Chemistry
Chemistry is the study of the properties of materials and the changes that materials undergo. One of the joys of learning chemistry is seeing how chemical principles operate in all aspects of daily life, from everyday activities like lighting a match to more far-reaching matters like the development of drugs to cure cancer or reduce environmental hazards.

People who have degrees in chemistry hold a variety of positions in industry, government, and academia. Those who work in the chemical industry find positions as laboratory chemists, carrying out experiments to develop new products (research and development), analyzing materials (quality control), or assisting customers in using products (sales and services). Analytical and control chemists usually have at least a bachelor's degree. Those with more experience or training may work as managers or company directors. They may also embark in the medical fields or the environmental sciences.

Clark College's Chemistry Department offers a multifaceted curriculum designed to meet a variety of needs -- from those of students pursuing a health-related Applied Science Degree to requirements for earning an Associate in Science in Chemistry, Biology, Engineering, or Physics.
Chemistry (AST1)
This is a suggested program for the first two years of major study in chemistry. Lower-division course requirements will vary depending on the transfer institution. Contact an advisor at the transfer institution to determine required coursework as early as possible. Courses in computer applications are recommended for all students. Additional courses are needed to satisfy graduation requirements for the Associate in Science.
General Education Requirements
Communication Skills (5 credits required)
 
ENGL&101
ENGLISH COMPOSITION I
5 cr.
Quantitative Skills (10 credits required)
 
MATH&151
CALCULUS I
5 cr.
MATH&152
CALCULUS II
5 cr.
Health & Physical Education (3 credits required)
 
Humanities & Social Sciences (15 credits required)
 
CMST&210
INTERPERSONAL COMMUNICATION
5 cr.
or CMST&220
PUBLIC SPEAKING
5 cr.
or CMST&230
SMALL GROUP COMMUNICATION
5 cr.
GERM&121
GERMAN I
5 cr.
Pre-Major Program Requirements
CHEM&141
GENERAL CHEMISTRY I
4 cr.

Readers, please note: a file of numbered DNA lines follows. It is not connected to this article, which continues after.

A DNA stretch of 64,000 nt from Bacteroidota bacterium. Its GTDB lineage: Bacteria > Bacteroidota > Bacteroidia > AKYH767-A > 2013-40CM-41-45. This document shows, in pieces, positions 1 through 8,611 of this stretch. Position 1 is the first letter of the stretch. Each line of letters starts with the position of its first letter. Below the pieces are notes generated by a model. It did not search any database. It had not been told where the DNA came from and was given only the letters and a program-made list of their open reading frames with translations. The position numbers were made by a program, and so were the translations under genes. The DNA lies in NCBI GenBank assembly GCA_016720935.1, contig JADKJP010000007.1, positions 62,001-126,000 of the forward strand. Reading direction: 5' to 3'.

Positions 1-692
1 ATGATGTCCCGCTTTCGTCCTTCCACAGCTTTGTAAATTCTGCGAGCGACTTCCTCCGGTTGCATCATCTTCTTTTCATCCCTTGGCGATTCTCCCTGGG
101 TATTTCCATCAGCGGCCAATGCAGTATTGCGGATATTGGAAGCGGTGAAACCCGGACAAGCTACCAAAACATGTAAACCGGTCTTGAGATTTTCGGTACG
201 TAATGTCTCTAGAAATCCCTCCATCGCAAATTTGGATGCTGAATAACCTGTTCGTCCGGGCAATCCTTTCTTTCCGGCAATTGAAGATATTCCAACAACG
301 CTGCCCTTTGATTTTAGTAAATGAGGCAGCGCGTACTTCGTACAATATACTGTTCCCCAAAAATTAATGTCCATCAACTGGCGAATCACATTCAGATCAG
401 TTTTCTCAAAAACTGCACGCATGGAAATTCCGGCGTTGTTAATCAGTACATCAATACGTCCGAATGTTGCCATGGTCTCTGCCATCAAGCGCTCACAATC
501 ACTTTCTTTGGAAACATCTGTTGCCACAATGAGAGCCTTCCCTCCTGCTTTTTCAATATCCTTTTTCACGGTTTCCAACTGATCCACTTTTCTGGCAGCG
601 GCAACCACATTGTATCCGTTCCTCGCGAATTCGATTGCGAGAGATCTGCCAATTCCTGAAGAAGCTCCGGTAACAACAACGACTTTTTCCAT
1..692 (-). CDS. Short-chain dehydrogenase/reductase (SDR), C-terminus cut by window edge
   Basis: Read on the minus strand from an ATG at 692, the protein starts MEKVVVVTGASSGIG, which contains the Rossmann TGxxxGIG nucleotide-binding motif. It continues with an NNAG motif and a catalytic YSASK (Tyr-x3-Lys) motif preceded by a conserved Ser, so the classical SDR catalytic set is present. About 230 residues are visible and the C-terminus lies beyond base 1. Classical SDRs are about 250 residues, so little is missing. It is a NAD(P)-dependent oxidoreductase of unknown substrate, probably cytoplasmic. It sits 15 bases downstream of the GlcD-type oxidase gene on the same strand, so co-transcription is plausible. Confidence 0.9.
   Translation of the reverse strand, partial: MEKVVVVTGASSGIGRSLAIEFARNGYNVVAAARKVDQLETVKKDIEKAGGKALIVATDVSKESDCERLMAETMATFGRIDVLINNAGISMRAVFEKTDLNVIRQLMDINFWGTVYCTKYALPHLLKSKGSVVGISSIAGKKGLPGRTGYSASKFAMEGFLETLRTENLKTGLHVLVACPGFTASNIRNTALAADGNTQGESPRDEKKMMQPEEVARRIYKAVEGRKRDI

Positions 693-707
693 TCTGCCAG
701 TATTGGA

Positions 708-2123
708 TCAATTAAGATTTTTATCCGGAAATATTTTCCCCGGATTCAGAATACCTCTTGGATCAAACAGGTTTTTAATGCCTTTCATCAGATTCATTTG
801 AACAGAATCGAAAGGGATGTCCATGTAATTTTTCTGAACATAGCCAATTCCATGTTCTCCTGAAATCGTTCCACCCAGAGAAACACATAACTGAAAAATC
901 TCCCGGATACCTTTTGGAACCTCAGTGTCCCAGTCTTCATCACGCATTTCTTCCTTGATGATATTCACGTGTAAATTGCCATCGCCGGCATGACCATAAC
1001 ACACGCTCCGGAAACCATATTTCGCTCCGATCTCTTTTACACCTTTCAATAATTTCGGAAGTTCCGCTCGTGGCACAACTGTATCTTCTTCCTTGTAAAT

CHEM&142
GENERAL CHEMISTRY II
4 cr.
CHEM&143
GENERAL CHEMISTRY III
4 cr.
CHEM&151
GENERAL CHEMISTRY LABORATORY I
1 cr.
CHEM&152
GENERAL CHEMISTRY LABORATORY II
1 cr.
CHEM&153
GENERAL CHEMISTRY LABORATORY III
2 cr.
PHYS&241
ENGINEERING PHYSICS I
4 cr.
and PHYS&231
ENGINEERING PHYSICS LAB I
1 cr.
PHYS&242
ENGINEERING PHYSICS II
4 cr.
and PHYS&232
ENGINEERING PHYSICS LAB II
1 cr.
PHYS&243
ENGINEERING PHYSICS III
4 cr.
and PHYS&233
ENGINEERING PHYSICS LAB III
1 cr.
Science Electives
CHEM&241
ORGANIC CHEMISTRY I
4 cr.
CHEM&242
ORGANIC CHEMISTRY II
4 cr.
CHEM&243
ORGANIC CHEMISTRY III
4 cr.
CHEM&251
ORGANIC CHEMISTRY LABORATORY I
1 cr.
CHEM&252
ORGANIC CHEMISTRY LABORATORY II
1 cr.
CHEM&253
ORGANIC CHEMISTRY LABORATORY III
2 cr.
Other Electives- 0-11 credits
ENGL&102
ENGLISH COMPOSITION II
5 cr.
or ENGL 109
WRITING ABOUT THE SCIENCES
5 cr.
or ENGL&235
TECHNICAL WRITING
5 cr.
MATH 111
COLLEGE ALGEBRA
5 cr.
MATH 221
DIFFERENTIAL EQUATIONS
5 cr.
MATH&254
CALCULUS IV
5 cr.
GERM&122
GERMAN II **
5 cr.
GERM&123
GERMAN III **
5 cr.
or another language
 
Total Required Credits: 105
*CMST&230 would count as a social science; otherwise, the third course needs to be a social science.

** Please check with the transfer institution regarding foreign language requirements.
Program Outcomes
Program outcomes are overarching skills that are emphasized and reinforced throughout several courses in a specific program; they are measurable statements that define what students should know or be able to do by the end of a certificate or degree at Clark College. After successful completion of this program, students will be able to:
  • Demonstrate understanding of the derivative as instantaneous rate of change and the definite integral as a limit of a Riemann sum in applied problems.
  • Analyze and solve multi-step problems using techniques through single-variable calculus, and communicate the results.
  • Apply fundamental principles and relationships from the Natural Sciences to solve problems.
  • Apply scientific methodologies to develop and answer questions about the natural world.
  • Acquire scientific information from appropriate sources to analyze issues, claims or situations.
  • Communicate with various audiences using a variety of methods.
  • Demonstrate progress toward healthier behaviors.
  • Analyze, interpret, and evaluate works and ideas in the Humanities within appropriate global and historical contexts.
  • Obtain, evaluate, and ethically use information.
  • Analyze patterns of power, privilege and inequality.
  • Evaluate, analyze, and explain events, behaviors, and institutions using perspectives and methods in the Social Sciences.